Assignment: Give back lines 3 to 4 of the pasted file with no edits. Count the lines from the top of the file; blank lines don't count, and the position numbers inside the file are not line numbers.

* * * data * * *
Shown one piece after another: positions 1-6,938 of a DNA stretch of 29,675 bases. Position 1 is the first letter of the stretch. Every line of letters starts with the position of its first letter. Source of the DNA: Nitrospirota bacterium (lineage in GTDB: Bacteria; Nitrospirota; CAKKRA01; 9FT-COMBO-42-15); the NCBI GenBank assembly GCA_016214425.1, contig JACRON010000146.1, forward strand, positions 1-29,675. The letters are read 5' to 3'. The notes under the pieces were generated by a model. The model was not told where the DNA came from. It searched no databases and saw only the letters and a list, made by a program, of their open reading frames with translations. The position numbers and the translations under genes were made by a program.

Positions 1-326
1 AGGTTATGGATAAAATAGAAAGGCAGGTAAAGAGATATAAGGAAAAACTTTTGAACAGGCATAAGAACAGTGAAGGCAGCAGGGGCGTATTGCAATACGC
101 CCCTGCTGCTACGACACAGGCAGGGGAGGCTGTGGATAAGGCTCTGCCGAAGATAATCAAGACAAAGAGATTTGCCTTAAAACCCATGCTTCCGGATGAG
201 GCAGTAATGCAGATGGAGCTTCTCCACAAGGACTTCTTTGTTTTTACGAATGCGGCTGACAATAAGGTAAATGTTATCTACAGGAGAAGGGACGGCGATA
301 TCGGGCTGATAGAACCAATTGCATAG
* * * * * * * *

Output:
1 AGGTTATGGATAAAATAGAAAGGCAGGTAAAGAGATATAAGGAAAAACTTTTGAACAGGCATAAGAACAGTGAAGGCAGCAGGGGCGTATTGCAATACGC
101 CCCTGCTGCTACGACACAGGCAGGGGAGGCTGTGGATAAGGCTCTGCCGAAGATAATCAAGACAAAGAGATTTGCCTTAAAACCCATGCTTCCGGATGAG